State pension drain expected to hit schools, government operations


SPRINGFIELD -- Education programs face a $400 million cut in next year’s state budget because of increased pension costs, according to preliminary figures released by Gov. Pat Quinn’s office.

The new report also shows an expected $265 million reduction under the heading of “government services,” which includes budgets for the General Assembly, courts, statewide officials and agencies under Quinn.

“It would be a bit premature to say if there’s going to be any reduction in workforce. Who knows what tomorrow may bring?” said Quinn assistant budget director Abdon Pallasch. “There are no plans, there’s no notices going out. It’s just here’s how bad things are looking. If we pass pension reform tomorrow, that helps start us back on the right path.”

The information is contained in an economic and fiscal policy report that must be issued annually by the governor’s office. It sets out broad outlines for the state budget for the next three years.

The report is not the detailed budget proposal that Quinn will present to lawmakers in March. However, it does give an outline of what Quinn is likely to propose then.

Pensions wipe out gains

The report estimates revenue from state taxes and federal assistance will increase by $600 million for the 2014 budget year that starts July 1. However, it also says pension obligations will increase by $945 million, wiping out the increase in revenues.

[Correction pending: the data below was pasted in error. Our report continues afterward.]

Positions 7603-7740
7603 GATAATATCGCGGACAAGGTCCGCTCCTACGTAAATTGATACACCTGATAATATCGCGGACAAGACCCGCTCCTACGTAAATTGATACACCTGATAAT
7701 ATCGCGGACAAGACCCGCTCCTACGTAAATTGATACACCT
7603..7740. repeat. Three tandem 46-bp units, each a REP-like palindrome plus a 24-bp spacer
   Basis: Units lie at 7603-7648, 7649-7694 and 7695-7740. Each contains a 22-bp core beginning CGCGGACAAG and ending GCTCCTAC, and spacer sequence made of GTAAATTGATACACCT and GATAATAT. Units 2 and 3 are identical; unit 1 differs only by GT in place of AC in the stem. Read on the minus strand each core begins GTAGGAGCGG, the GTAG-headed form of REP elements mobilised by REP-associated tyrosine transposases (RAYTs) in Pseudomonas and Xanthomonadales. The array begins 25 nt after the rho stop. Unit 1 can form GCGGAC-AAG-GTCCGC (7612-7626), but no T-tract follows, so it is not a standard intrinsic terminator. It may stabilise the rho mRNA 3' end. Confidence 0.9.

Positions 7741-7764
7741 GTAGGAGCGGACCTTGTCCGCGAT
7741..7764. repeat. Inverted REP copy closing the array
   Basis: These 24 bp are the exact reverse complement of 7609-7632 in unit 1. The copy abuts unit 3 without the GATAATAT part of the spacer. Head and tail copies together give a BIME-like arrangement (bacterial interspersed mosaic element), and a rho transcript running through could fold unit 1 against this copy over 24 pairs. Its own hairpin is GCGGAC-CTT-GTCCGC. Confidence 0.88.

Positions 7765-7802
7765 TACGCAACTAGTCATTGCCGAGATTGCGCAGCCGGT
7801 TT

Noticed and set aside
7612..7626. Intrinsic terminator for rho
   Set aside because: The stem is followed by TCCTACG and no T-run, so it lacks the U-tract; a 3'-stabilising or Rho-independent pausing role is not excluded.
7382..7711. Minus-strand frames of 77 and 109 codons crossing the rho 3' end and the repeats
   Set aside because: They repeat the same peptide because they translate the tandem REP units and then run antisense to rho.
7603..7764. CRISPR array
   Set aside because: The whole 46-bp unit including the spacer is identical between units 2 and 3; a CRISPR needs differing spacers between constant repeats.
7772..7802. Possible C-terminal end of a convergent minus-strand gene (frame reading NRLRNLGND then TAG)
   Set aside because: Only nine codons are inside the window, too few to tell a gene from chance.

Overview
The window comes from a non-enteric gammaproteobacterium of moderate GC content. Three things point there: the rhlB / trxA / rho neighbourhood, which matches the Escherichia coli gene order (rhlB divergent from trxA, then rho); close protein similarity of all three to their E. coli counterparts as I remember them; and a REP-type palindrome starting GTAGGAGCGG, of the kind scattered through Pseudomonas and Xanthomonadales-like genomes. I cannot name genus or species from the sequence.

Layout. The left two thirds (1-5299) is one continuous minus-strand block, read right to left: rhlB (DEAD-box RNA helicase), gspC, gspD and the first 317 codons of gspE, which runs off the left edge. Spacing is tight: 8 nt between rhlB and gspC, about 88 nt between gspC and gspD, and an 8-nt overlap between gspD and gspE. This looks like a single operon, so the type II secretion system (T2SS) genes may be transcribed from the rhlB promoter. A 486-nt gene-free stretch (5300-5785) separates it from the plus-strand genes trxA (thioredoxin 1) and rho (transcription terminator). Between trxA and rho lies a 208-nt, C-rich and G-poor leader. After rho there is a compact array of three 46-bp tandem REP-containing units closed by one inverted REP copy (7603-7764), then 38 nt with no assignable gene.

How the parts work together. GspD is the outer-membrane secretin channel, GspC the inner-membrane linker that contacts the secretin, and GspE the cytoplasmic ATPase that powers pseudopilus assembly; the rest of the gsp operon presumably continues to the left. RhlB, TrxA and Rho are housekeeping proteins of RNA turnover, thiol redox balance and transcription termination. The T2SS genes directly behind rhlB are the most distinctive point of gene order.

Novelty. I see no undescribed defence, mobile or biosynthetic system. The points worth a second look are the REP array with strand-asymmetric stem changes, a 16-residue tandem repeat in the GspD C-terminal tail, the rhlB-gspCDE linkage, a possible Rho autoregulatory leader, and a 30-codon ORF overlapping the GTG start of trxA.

Worse, some federal money may not materialize because of ongoing budget talks in Washington, Pallasch said.

“It’s still not clear what the impact might be on the state budget,” Pallasch said. “Some federal aid to states may be cut.”

Still, the numbers predict a reduction of about $864 million in the state’s $8.3 billion backlog of unpaid bills.

“Spending reductions and program efficiencies will enable the state to continue to reduce the backlog of past due bills while continuing to provide basic support for its statutory obligations for education, public safety, healthcare, human services and other government mandated programs,” the report says.

The outline says spending on state employee health insurance is likely to more than double, to nearly $1.2 billion, in the next budget. Employee group health insurance was deliberately given less money than it needed in the current budget, leading to significant payment delays for medical services.

“We’ve basically run out of money this year to pay for group health insurance,” Pallasch said.

2015, ‘16 pictures worse

The administration is trying to get lawmakers to approve more money for health insurance in the current budget.

The report indicates a 15 percent cut in spending on economic development and further reductions in human services spending except for programs administered by the departments on Aging and Human Services.

The picture gets even worse in the 2015 and 2016 budget years if the bulk of the 67 percent income tax increase is allowed to expire at the end of calendar 2014 (the midpoint of the 2015 budget year). Spending on education programs is projected to drop by more than $1.4 billion, and the broad category of human services will see a $1 billion reduction.

The rollback of the 2011 temporary income tax hike, coupled with increased pension costs, will require a wholesale review of state budgets, the report concluded.

“Fiscal year 2015 and 2016 will require much larger reductions in spending, requiring extensive program redesign to meet the projected budget targets,” it said. “The budget will be balanced with across-the-board spending reductions of 5.7 percent and 13.6 percent in fiscal years 2015 and 2016, respectively.”

Doug Finke can be reached at (217) 788-1527.